The Federal Trade Commission has negotiated two settlements that could result in as much as $11.3 million for the victims of a nationwide prize-promotion telemarketing scheme run out of Henderson, Nevada. The defendants in the case -- Nishika, Ltd., five other companies and two individuals -- allegedly induced consumers nationwide to pay up to $700 each for a “3-D” camera and other items by engaging telemarketers to tell the consumers that they had won a valuable award. In fact, the FTC charged in federal district court, most consumers received only travel certificates of little value.
The defendants have signed settlement agreements with the FTC to end the litigation. The first settlement includes the FTC’s monetary claim and has been approved by two federal bankruptcy courts; the second would bar the defendants from engaging in similar deceptive schemes in the future and requires federal district court approval to become binding.
The FTC filed its charges in the case in November 1994 against Nishika, American 3-D, Ltd., Nishika Corporation, American 3-D Corporation, Nishika 3-D Camera Sales, Inc. and James D. Bainbridge, who is president, owner or has a controlling interest in these companies; as well as Bentley Industries, Inc., of Los Angeles, and company owner and president, Daniel A. Fingarette, also known as William A. “Bill” Burke.
The defendants allegedly solicited hundreds of thousands of consumers through certificates and other notifications. When consumers called in response, they were led to believe they had been specially selected to receive one of several awards, ranging from a cash award (typically, $1,250) to a new car, the FTC alleged. In order to receive their prizes, consumers were persuaded to authorize a “one-time” charge of up to $700 -- often referred to as a shipping and handling fee -- on their credit cards. The “award” consumers almost always received was a travel voucher that contained a number of additional costs and restrictions, making it nearly impossible to use, the FTC charged.
The defendants have each filed voluntary bankruptcy petitions, and the FTC filed a claim in each of the proceedings in the amount of $80 million. The bankruptcy courts now control all of the defendants’ assets. The bankruptcy settlement negotiated by the FTC allows for the competing claims of other creditors against the defendants and sets forth the FTC’s priority claim. Based on the formula in the settlement, the FTC could receive as much as $9.6 million for a consumer redress fund, with another $1.7 million going to consumers who already are listed as creditors in the bankruptcy proceedings.
The district court settlement would prohibit the defendants, in connection with any marketing program involving a premium incentive item, from misrepresenting:
In addition, the settlement would require the defendants, when engaging in telemarketing, to disclose at the beginning of the initial contact with consumers the fact that they are selling goods or services. Moreover, before the consumer pays, the defendants must clearly and conspicuously disclose all material terms and conditions of the offer, including any necessary payments the consumer must make, procedures they must follow to obtain the premium item, the defendants’ refund policy or the fact that they have no such policy and, when a consumer asks, the reasonable retail value of the premium item.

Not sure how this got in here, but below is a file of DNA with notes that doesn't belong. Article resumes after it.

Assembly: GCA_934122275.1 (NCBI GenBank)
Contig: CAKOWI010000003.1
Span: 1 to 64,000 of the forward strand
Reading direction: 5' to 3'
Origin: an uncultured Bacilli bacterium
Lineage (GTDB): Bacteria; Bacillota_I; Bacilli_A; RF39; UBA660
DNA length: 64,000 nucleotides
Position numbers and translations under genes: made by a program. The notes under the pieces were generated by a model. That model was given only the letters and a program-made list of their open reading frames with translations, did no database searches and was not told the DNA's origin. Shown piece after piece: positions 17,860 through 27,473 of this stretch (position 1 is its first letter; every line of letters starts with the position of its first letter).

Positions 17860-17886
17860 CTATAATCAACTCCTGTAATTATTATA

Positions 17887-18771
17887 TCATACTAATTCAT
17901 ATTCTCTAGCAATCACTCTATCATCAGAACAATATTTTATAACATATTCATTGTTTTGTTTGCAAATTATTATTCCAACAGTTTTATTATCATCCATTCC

The settlement also would require the defendants to take reasonable steps to monitor any entities engaged in a telemarketing sales program to which they are providing assistance, in order to ensure that the entities are complying with the above provisions, and to terminate their relationship with anyone who repeatedly violates these provisions. Further, the defendants would be prohibited from providing assistance -- including supplying goods, services or premium incentive items; providing customer lists; and processing consumer credit card charges -- to entities that the defendants know or should know are making the false or misleading representations prohibited by the settlement.
The settlement also prohibits the defendants from transferring their customer lists to third parties.
Finally, there are various reporting and other requirements in the district court settlement that would assist the FTC in monitoring the defendants’ compliance.
The Commission vote to approve the settlements for filing in the respective courts
was 5-0. The bankruptcy settlement was approved by the U.S. Bankruptcy Courts for the Central District of California and the District of Nevada on Feb. 14 and 15, respectively. The settlement with the injunctive provisions was filed in the U.S. District Court for the District of Nevada, in Las Vegas, on March 15, and is subject to that court’s approval. This case was handled by the FTC’s Seattle Regional Office with assistance from the Nevada Attorney General’s office, and the Houston, Texas, Better Business Bureau, among other entities.
NOTE: These settlements are for settlement purposes only and do not constitute an admission by the defendants of law violations. They have the force of law when approved by the courts.
Copies of the settlements, as well as the November 1994 complaint detailing the FTC charges, are available from the FTC’s Public Reference Branch, Room 130, 6th Street and Pennsylvania Avenue, N.W., Washington, D.C. 20580; 202-326-2222; TTY for the hearing impaired 202-326-2502. To find out the latest news as it is announced, call the FTC NewsPhone recording at 202-326-2710. FTC news releases and other materials also are available on the Internet at the FTC’s World Wide Web site at: http://www.ftc.gov
FTC File No. X950016)
(Civil Action No. U.S. District Court: CV-S-94-00967-HDM (RJJ))
Bankruptcy Court in the District of Nevada:
LA 94-49865 VZ
LA 94-49863 VZ